If you need help with online teaching or other challenges in academia arising from the COVID-19 crisis, we have prepared this FAQ to get you started.

New answers tagged

3

I agree that you may be suffering from Imposter syndrome. That is, reading your post I see no evidence that you aren't prepared, and in fact, I see several pieces of evidence that you are prepared. Despite your accomplishments, you are underconfident and do not realize that many of your peers are going through the same struggles as you are; you see these as ...


8

The fact that your adviser thinks you're doing fine, in particular, suggests to me that you may be dealing with some impostor syndrome. I think when most of us start out in PhD programs, we feel like everyone around us is doing much better. Like they all belong here, but we don't. This is usually accompanied with a feeling of "I had better keep my head ...


2

What you have learned, I hope not too late, is that the undergraduate program in many places (Europe...) is very different from that in the US. The undergrad program in the US is a generalist degree, not one of high specialization as it is other places. Your description of your own undergraduate program may be unfair, for the US, but programs just don't ...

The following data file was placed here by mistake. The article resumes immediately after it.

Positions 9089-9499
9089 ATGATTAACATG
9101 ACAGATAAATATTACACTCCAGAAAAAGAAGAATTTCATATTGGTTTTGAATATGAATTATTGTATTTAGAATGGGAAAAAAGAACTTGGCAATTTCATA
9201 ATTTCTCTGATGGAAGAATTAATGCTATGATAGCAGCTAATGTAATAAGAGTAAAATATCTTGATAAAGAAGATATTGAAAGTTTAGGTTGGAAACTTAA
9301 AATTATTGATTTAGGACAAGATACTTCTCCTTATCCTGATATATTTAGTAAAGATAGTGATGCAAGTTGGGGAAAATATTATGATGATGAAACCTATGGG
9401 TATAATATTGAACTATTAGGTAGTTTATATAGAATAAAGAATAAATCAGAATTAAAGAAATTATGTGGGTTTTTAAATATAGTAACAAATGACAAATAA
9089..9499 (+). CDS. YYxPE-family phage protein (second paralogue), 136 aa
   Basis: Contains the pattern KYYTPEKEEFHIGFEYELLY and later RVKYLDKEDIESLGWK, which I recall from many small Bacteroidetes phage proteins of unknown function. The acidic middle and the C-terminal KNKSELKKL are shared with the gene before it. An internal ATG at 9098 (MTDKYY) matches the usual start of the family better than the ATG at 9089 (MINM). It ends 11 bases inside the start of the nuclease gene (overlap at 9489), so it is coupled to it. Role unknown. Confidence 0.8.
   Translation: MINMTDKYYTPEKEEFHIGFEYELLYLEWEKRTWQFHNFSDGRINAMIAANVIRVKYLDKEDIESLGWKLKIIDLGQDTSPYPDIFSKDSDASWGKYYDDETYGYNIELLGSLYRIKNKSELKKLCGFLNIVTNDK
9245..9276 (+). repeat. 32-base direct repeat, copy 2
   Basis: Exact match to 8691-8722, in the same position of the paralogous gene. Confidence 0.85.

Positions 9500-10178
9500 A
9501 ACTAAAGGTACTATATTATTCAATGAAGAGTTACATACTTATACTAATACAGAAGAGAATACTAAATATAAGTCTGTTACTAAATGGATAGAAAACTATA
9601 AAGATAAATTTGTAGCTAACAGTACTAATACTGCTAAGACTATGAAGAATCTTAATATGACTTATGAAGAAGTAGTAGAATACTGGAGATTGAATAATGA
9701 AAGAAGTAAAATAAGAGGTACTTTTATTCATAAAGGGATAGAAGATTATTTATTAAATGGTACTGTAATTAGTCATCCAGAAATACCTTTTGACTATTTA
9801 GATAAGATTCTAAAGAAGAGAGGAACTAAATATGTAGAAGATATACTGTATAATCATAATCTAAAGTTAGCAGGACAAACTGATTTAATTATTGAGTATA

1

You're stuck in a conundrum you'll encounter all through your life: You have a girl/boy friend and you wonder whether it's worth committing and getting married -- but you keep wondering whether anyone better might come along eventually. You have a job offer from a well-paying company, but you still have that application pending with Google. You have a grad ...


1

There are too many variables for a general answer. How do the post-docs work? Do they work together? Is the lab environment friendly and helpful or cut-throat. Are they willing to help you? Are they new at this or beginners? All the combinations could balance out to something good or bad. But most important is how interested your advisor is in helping you ...